Implementing such a mechanism would help achieve a set of strategic objectives for the EU:
- Build regulatory bridges between unconnected climate regulations in the transport sector, thereby considering the life-cycle decarbonization potential of different energy sources and technologies in a neutral manner.
- Accelerate the emission reductions in transport and in other sectors. The incorporation of a voluntary crediting system for renewable fuels in the CO2 emission standards for new vehicles would stimulate the increased production of renewable energy and therefore even put in place the necessary economies of scale for the use of such fuels in those harder-to-decarbonize sectors.
- Such a multiplicity of choices and solutions would also be beneficial for users and consumers, especially for commercial and/or heavy duty vehicles, where customers demand high vehicle autonomy and/or payload. A crediting system is a complement to electrification, not a substitution.
- Allow for flexibility in the achievement of targets: the automotive market will need flexibility and time to adapt to the progressive uptake of Electric Vehicles. Moreover, electrification brings with it associated opportunities but also unsolved challenges. The European automotive industry needs a safety net, i.e. an alternative, voluntary option for OEMs to reach their emissions reduction objective.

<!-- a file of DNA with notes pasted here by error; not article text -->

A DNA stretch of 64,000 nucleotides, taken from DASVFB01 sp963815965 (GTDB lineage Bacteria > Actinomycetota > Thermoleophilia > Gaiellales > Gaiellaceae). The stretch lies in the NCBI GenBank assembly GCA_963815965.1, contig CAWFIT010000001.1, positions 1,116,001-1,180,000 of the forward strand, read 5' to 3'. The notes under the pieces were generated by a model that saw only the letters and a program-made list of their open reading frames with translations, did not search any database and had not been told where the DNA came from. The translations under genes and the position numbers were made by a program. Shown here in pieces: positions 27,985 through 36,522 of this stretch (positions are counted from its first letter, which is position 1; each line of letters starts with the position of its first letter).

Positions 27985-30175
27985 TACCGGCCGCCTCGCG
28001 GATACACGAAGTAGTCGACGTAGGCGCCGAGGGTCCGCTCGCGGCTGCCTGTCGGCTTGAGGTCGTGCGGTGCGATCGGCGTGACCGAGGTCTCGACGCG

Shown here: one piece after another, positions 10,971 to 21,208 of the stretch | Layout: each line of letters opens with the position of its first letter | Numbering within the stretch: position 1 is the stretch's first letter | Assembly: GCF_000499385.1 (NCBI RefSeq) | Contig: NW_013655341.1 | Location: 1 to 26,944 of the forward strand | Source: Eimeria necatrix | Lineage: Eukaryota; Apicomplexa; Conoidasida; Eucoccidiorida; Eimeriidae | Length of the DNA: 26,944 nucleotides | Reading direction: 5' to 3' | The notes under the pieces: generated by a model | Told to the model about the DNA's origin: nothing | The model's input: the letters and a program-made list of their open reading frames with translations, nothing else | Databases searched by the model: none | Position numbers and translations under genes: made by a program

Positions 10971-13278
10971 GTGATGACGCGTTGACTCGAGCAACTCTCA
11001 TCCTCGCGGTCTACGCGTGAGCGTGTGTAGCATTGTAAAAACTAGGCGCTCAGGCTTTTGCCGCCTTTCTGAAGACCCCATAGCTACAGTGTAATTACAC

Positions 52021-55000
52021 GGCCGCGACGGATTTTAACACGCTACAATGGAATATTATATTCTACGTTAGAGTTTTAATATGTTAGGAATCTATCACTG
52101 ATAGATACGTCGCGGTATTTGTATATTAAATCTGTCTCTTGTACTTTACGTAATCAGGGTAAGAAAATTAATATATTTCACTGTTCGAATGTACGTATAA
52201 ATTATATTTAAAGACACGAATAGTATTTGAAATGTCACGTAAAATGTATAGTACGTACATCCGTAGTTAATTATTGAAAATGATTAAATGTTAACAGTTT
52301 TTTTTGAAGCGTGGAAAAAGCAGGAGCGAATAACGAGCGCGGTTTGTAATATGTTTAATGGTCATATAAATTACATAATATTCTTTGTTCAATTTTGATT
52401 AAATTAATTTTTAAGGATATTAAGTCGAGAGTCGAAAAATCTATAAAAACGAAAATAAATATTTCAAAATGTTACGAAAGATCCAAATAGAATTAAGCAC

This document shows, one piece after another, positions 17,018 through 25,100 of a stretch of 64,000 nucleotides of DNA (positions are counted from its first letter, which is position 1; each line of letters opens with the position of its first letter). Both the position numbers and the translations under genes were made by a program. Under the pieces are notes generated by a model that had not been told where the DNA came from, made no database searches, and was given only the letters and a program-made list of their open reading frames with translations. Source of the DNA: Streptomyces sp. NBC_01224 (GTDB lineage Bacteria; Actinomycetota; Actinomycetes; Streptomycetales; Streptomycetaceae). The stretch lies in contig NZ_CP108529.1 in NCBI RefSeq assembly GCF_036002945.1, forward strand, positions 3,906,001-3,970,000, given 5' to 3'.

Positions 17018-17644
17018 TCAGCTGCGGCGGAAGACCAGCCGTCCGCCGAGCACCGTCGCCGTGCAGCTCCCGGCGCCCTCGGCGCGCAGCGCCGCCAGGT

Now, only a few days before a crucial vote on this matter in the European Parliament, it is key to bear in mind that different combinations of fuel and technology have already been demonstrated to be effective in decarbonizing the transport sector. A viable, practical regulatory solution to fully recognize their role in the EU’s CO2 standards for road vehicles is already on the table: that is the crediting scheme for renewable fuels. This is an opportunity that should not be missed.